Comment by paul_crowley2 on Rationality Quotes 8 · 2008-01-29T00:10:44.000Z · score: 0 (0 votes) · LW · GW

"The old political syllogism "something must be done: this is something: therefore this will be done" appears to be at work here, in spades." -- Charlie Stross

Charlie is quoting the classic BBC TV series "Yes Minister" here.

"I assign higher credibility to an institution if liberals accuse it of being conservative and conservatives accuse it of being liberal." -- Alex F. Bokov

Surprised to see that one there - the world is full of people desperate to ensure that there is a stool either side of them, and that seems like a process very far from hugging the query.

Comment by paul_crowley2 on The Allais Paradox · 2008-01-19T12:06:31.000Z · score: 7 (8 votes) · LW · GW

The large sums of money make a big difference here. If it were for dollars, rather than thousands of dollars, I'd do what utility theory told me to do, and if that meant I missed out on $27 due to a very unlucky chance then so be it. But I don't think I could bring myself to do the same for life-changing amounts like those set out above; I would kick myself so hard if I took the very slightly riskier bet and didn't get the money.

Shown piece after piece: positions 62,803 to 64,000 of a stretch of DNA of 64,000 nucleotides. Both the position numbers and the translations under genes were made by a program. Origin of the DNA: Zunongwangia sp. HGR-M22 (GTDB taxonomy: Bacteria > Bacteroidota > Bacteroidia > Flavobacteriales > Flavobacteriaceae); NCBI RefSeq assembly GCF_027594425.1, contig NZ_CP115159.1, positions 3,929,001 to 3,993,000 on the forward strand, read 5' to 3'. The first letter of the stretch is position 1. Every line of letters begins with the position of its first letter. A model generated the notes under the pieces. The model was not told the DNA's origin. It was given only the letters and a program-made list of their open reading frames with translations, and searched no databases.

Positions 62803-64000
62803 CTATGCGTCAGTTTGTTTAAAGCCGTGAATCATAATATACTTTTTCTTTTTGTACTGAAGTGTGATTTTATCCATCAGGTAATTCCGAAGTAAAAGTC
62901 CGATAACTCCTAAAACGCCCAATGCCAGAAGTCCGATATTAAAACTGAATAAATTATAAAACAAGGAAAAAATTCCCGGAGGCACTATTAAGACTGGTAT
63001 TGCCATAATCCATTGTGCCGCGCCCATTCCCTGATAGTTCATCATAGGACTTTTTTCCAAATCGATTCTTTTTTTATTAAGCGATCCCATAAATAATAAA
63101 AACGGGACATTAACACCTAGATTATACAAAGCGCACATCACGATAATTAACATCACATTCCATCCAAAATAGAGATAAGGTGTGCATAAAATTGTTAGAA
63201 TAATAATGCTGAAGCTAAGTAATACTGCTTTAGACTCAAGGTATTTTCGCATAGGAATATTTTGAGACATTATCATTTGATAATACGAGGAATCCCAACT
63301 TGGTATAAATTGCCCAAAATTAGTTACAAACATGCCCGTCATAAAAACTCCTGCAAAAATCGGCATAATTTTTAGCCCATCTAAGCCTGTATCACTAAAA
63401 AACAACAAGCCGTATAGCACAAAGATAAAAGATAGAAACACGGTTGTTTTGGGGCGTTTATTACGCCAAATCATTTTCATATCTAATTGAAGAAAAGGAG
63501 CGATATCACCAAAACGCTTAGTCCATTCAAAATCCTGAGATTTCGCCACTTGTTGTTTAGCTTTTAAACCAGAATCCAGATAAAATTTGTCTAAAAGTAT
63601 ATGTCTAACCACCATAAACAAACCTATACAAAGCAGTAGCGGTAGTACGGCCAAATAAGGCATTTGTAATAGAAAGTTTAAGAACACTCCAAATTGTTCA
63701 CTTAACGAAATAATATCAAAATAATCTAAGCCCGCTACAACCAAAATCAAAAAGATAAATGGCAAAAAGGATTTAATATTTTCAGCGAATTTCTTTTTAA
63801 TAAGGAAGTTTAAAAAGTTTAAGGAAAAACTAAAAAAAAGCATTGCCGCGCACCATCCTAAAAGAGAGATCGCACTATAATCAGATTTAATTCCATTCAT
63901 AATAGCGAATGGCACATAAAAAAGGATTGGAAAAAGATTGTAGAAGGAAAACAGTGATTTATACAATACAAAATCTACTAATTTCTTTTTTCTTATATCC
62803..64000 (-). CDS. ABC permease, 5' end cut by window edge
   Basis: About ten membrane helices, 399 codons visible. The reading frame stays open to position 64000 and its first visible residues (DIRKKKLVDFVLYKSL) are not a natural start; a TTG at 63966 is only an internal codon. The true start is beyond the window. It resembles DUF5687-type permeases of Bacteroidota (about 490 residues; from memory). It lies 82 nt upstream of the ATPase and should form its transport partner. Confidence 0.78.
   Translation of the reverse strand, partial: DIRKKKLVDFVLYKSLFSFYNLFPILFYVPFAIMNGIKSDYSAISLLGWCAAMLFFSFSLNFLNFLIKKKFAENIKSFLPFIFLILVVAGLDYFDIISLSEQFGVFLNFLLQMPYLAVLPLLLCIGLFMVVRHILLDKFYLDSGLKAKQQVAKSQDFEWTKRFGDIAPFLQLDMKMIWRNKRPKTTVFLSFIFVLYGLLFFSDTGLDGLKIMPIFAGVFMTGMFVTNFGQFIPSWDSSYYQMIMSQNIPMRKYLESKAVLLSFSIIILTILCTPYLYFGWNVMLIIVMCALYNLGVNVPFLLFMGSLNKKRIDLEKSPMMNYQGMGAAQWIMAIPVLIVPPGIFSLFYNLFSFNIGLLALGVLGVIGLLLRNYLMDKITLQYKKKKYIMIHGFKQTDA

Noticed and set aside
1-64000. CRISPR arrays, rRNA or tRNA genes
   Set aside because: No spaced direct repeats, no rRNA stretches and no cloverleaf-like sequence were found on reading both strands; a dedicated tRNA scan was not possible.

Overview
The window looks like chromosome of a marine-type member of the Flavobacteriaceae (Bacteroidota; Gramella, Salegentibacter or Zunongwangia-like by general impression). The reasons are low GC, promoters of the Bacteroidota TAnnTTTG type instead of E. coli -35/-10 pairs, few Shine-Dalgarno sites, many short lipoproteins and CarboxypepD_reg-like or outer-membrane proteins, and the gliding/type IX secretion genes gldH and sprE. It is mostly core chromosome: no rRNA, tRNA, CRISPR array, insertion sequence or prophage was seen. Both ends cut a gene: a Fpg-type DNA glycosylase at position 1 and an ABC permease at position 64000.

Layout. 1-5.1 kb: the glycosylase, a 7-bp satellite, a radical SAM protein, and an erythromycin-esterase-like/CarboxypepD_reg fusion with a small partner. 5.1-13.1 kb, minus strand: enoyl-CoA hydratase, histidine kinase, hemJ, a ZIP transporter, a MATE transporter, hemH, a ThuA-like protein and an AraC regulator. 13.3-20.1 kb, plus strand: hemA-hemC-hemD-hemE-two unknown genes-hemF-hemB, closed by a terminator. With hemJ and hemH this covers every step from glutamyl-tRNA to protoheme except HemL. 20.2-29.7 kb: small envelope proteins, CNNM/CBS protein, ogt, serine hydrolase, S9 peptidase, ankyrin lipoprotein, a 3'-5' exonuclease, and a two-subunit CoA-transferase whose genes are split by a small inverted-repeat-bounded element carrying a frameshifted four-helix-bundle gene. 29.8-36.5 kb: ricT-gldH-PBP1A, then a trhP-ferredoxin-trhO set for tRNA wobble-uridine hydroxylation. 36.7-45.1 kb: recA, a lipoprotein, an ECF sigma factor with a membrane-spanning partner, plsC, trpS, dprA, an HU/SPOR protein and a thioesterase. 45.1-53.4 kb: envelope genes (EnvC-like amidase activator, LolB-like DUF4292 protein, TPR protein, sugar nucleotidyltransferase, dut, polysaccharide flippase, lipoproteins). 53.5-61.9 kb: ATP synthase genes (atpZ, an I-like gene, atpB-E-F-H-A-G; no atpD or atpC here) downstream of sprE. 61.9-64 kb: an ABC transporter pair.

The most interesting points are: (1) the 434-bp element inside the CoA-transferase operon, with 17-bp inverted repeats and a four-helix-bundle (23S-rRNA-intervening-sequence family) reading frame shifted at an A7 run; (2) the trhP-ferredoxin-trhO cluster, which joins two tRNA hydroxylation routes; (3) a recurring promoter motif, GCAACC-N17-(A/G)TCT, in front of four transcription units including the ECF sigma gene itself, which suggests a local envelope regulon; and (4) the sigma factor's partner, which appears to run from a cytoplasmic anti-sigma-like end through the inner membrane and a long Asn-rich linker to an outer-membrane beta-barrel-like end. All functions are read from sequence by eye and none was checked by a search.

Comment by paul_crowley2 on 0 And 1 Are Not Probabilities · 2008-01-10T09:19:22.000Z · score: 3 (5 votes) · LW · GW

Probabilities of 0 and 1 are perhaps more like the perfectly massless, perfectly inelastic rods we learn about in high school physics - they are useful as part of an idealized model which is often sufficient to accurately predict real-world events, but we know that they are idealizations that will never be seen in real life.

However, I think we can assign the primeness of 7 a value of "so close to 1 that there's no point in worrying about it".

Comment by paul_crowley2 on Absolute Authority · 2008-01-08T09:00:31.000Z · score: 3 (3 votes) · LW · GW

Practically all words (eg "dead") actually cut across a continuum; maybe we should reclaim the word "certainty". We are certain that evolution is how life got to be what it is, because the level of doubt is so low you can pretty much forget about it. Any other meaning you could assign to the word "certain" makes it useless because everything falls on one side.

Comment by paul_crowley2 on Stop Voting For Nincompoops · 2008-01-03T00:34:36.000Z · score: 3 (3 votes) · LW · GW

If you'd like someone to try the random jury approach, you need to think about how to turn it into good TV.

Comment by paul_crowley2 on Asch's Conformity Experiment · 2007-12-26T12:29:32.000Z · score: 3 (3 votes) · LW · GW